Magnet Programs were developed to create exciting learning experiences to promote academic achievement for students with specific educational needs.
With over 28 competitive programs in the district, these specialized programs offer students a quality education based on their learning style, skills, and special interests. The district offers dynamic, specialized magnet programs, such as the visual & performing arts, digital arts, academic, STEM, and pre-engineering themes. These programs are designed based on the specific learning needs of each student.
Magnet Programs have no tuition fees and offer the following:
- Advanced courses of study
- Expanded elective offerings
- Free transportation
- Lower student/teacher ratios
Some of our students were recently interviewed about the Magnet Program at Woodlawn High. See what they have to say about their time here at Woodlawn High School and the Academic STEM Magnet Program. Also, check out the video showing the school grounds shot using a drone through our newest Magnet STEM class: Intro to Remote Vehicles, where students can earn their FAA Part 107 Remote Pilot License.
The videos can be found on our Woodlawn High YouTube channel or by clicking on the following links:
Like in all sports, experience in tennis is often the difference between a win and a loss. The mental aspect of the game of tennis is often overlooked as most players do not think much about what they are doing on the court. In big matches, nerves often creep in and overshadow any strategy that players worked on before the match.
Halle Medine experienced these nerves at this week’s Division II, Region 3 Tournament. Luckily, she leaned on her twin sister, Leah, for support when the stakes got high.
Leah has felt Regional pressure before. She was the Division II, Region 3 Girls Singles Runner-Up her freshman year and won the title of Regional Champion her sophomore year. Both years, Leah finished as a State Quarterfinalist.
“Leah has more experience in big matches than Halle,” said Head Coach Brent Broussard. “Halle had some nerves early in a few of the matches, but she was able to settle down as the matches went on. Leah having that experience certainly helped settle Halle.”
The Medines were given the number one seed by the coaches at the tournament seeding meeting which was held before the tournament. This ensured that they would not have to face another seeded team on the first day of the tournament and also gave them a first round bye.
After a slow start in their first match, the twins finished strong, moving to the quarterfinals of the tournament with a 6-2, 6-0 victory. The victory also booked their ticket to the State Tournament. Their second match of the day ended with the exact same score to send them to the Semifinals.
Day two of the tournament started with Halle and Leah facing the fourth seeded team in the tournament. The girls moved onto the finals with a 6-1, 6-1 victory.
In the finals, nerves slowed the path to victory, but could not stop it. After a shaky start, the Medines were down 3-2 in the first set. Halle and Leah won ten of the next eleven games to claim the championship with a 6-3, 6-1 victory.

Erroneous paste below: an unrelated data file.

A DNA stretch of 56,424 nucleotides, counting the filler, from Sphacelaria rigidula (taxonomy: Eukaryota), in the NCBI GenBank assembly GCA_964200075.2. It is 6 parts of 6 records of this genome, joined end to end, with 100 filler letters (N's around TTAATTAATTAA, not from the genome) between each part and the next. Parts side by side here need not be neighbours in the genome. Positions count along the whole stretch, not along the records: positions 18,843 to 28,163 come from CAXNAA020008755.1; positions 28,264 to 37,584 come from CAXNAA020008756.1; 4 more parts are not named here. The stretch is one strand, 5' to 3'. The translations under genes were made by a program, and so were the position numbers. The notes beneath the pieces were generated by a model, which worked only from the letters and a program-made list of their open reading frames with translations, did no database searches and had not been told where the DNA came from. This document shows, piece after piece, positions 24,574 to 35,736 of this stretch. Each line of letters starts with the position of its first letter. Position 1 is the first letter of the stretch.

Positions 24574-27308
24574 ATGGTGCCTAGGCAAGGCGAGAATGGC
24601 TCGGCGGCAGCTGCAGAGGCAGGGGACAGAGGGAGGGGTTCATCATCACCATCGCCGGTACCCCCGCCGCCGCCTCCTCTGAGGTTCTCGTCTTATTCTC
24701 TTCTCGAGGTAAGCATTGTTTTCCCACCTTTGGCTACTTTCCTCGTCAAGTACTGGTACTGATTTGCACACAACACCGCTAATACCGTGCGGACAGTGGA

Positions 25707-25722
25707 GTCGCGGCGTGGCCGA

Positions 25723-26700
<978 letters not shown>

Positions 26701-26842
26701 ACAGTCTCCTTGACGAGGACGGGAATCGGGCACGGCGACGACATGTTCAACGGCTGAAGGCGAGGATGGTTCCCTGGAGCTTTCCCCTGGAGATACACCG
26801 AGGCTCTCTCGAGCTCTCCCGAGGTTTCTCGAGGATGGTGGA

Sophomores Dylan Aucoin and Brady Bertrand qualified for the 2021 Divison II State Tennis Tournament.
In the boys doubles draw, the second court team consisting of Dylan Aucoin and Brady Bertrand qualified for the State Tournament by advancing to the Quarterfinals of Regionals with two wins. The boys rolled through their first round match with a 6-0, 6-0.
The second round match, with a trip to the State Tournament on the line, was much more difficult. The Panthers dropped the first set 4-6, before storming back to win the second set 6-1. The third set tiebreaker came down to the wire, with Dylan and Brady coming away with the 10-8 win.
Other top performers from Woodlawn’s Tennis program were Christian Jones and Miriam Lindsay, who finished the tournament with a 1-1 record and fell just short of qualifying for the State Tournament, and Maxwell Bayles, who played an exciting two hour match before bowing out by the score 7-6 (4), 7-5.
In his two seasons as the Head Coach at Woodlawn High, Brad Voight has focused on building the foundation of the program. Coach Voight has stressed to his players that this includes excelling both on and off the court.
“We believe we are starting to set a very solid and sustainable foundation both on the court and in the classroom,” said Voight. “We will return three players who were recognized with All-District Honors. Our returning student-athletes have also done a great job in the classroom and are right at the 3.0 team GPA that was set as a goal before the season!”
Rickie Collins and Kyle Jones were each named to the District 5-5A All-District First Team for the 2020-2021 season. Collins, who was also named to the 2019-2020 team, looks to be in the mix for the District MVP next season. Collins averaged 17 points and 9 rebounds per game, and his shot blocking ability around the basket paid huge dividends for the Panthers this season.
Clayton Adams and Bryan Sledge were named to the District 5-5A Honorable Mention team. Sledge, who is a senior, average 11 points and 7 rebounds per game. His play on both ends of the court will be missed.